Bethann Hardison brings fashion forward
Groundbreaking model, advocate considers past and future of fashion industry in conversation at MFA Boston
Boston is known for many things, but fashion is not one of them. That’s why Bethann Hardison’s presence at the Museum of Fine Arts on May 4 was a sartorial delight. Hardison is a model, former modeling agent and fashion diversity advocate who spoke at the museum as part of the Ruth and Carl J. Shapiro Celebrity Lecture series. Hardison was in conversation with theo tyson, the museum’s Penny Vinik Curator of Fashion Arts, discussing a range of topics from her new documentary “Invisible Beauty” to her advocacy work and her life abroad in Mexico and Morocco.
Dubbed the “Godmother of Fashion” by Tracee Ellis Ross in the film “Invisible Beauty,” Hardison’s multi-hyphenate career in fashion began in the ‘60s. In 1973 she modeled in the notable Battle of Versailles fashion show. The show was initially planned as a fundraiser to restore the palace. However, it morphed into a turning point for American fashion when French and American designers went head-to-head displaying their designs in an attempt to woo the audience. Ultimately Team America took home the crown as the crowd favorite. From then on American designers were taken seriously by fashion’s elite.
Hardison briefly mentioned the Versailles show that catapulted her into the public eye in her witty and humble manner. She also discussed her September 2013 Diversity Coalition letter, which called out the fashion industry’s lack of African American models on the runway in New York, Paris, Milan and London. She said, “I was going to try to help make the industry aware of their actions. I named each one of these regions’ designers who were faulty of having either one or two models or none at all.” She said there were anywhere from 30 to 40 models per show.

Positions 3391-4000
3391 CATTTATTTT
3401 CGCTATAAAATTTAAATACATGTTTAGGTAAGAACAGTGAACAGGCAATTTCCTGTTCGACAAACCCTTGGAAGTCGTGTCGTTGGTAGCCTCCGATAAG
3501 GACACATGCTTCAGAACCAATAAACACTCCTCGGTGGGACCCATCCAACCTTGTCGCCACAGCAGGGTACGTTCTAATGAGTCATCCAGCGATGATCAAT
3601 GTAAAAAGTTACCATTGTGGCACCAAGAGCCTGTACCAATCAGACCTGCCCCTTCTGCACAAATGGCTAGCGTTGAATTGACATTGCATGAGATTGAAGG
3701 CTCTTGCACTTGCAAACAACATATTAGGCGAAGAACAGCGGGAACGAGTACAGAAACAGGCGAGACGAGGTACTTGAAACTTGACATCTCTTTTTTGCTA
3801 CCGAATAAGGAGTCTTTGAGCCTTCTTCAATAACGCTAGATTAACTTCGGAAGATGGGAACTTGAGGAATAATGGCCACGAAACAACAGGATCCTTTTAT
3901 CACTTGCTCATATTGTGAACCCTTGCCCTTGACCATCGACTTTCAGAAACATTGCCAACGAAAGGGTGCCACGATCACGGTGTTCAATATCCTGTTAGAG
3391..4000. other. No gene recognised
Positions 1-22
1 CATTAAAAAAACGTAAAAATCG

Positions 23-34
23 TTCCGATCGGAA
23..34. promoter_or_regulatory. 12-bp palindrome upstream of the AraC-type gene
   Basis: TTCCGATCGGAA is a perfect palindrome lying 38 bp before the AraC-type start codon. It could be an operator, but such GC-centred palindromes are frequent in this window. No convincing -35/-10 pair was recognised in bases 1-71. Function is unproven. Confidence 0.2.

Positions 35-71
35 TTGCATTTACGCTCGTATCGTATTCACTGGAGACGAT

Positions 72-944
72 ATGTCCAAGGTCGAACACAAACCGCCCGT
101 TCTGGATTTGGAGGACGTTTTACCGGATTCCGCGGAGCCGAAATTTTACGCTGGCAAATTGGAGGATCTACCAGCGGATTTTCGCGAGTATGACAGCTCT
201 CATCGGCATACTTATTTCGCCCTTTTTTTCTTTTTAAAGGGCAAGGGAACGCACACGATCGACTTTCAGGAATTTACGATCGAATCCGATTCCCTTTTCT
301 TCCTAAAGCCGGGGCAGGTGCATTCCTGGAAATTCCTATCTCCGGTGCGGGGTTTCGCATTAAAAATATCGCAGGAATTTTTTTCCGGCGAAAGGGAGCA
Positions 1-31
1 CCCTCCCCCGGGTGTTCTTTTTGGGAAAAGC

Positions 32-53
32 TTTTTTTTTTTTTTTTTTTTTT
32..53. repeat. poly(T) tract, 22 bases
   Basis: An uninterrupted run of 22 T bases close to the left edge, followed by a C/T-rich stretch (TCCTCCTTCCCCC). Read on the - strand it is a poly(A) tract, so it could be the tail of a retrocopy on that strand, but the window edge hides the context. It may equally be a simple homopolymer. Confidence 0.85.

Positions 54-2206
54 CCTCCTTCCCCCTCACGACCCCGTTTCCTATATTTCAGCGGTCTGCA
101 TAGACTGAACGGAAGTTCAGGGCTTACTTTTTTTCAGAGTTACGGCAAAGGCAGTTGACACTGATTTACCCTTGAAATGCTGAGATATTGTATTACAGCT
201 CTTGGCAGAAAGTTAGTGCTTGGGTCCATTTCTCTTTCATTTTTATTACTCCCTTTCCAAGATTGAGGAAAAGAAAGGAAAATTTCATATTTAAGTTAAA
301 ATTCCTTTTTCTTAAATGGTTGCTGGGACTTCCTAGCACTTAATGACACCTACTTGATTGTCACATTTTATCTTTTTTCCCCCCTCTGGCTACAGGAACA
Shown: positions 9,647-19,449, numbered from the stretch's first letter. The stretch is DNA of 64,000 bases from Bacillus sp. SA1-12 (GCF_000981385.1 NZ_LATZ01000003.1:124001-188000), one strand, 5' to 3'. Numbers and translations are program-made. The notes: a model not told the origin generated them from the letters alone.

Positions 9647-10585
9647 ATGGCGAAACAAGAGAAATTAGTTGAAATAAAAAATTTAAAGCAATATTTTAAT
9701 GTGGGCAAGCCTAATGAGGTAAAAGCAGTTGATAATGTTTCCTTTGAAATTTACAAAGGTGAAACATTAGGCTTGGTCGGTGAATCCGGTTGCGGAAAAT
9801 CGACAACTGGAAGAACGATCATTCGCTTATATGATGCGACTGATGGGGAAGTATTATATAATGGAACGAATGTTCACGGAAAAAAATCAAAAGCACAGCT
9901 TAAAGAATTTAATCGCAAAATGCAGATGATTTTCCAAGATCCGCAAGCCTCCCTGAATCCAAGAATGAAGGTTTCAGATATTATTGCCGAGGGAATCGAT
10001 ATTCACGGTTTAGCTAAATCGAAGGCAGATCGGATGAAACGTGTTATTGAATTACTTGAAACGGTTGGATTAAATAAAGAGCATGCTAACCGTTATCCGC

Hardison, flanked by supermodels Naomi Campbell and Iman, formed the Diversity Coalition in 2013, a group of mostly anonymous African American fashion-industry professionals. Hardison explained the group was anonymous so members would not fear retaliation while calling out their employers and peers in the industry. The open letter demanded immediate action from designers and fashion councils to include more diversity on their runways and advertisements.
Hardison was clear that she isn’t a revolutionary. The self-described advocate — not activist — said, “I poke the bear and the person I give credit to is the bear.” This statement was met with a brief pause of consideration, followed by applause from the audience.
The stylish house was packed. Tyson agreed during a phone interview when they mentioned how pleased they were to see the audience dressed up. Throughout the interview tyson referred to the model-advocate as Ms. Hardison with noticeable reverence. Their exhilaration from interviewing one of their idols was still palpable a day later.
Tyson hopes events like this will entice people to care about the importance of beauty and putting their best foot forward every day. “There’s a lot more to life than khakis and a Patagonia vest.” They continued, “You can show up as your full self at the bank, the museum, the accounting firm, the doctor’s office, you know, fill in the blank. Part of that is how you show up empowers other people to show up as themselves as well.”
Toward the end of the conversation tyson asked Hardison what she wanted her legacy to be. Hardison said, “All I want to do is leave here as someone who had great compassion, kindness and be a guide for people.”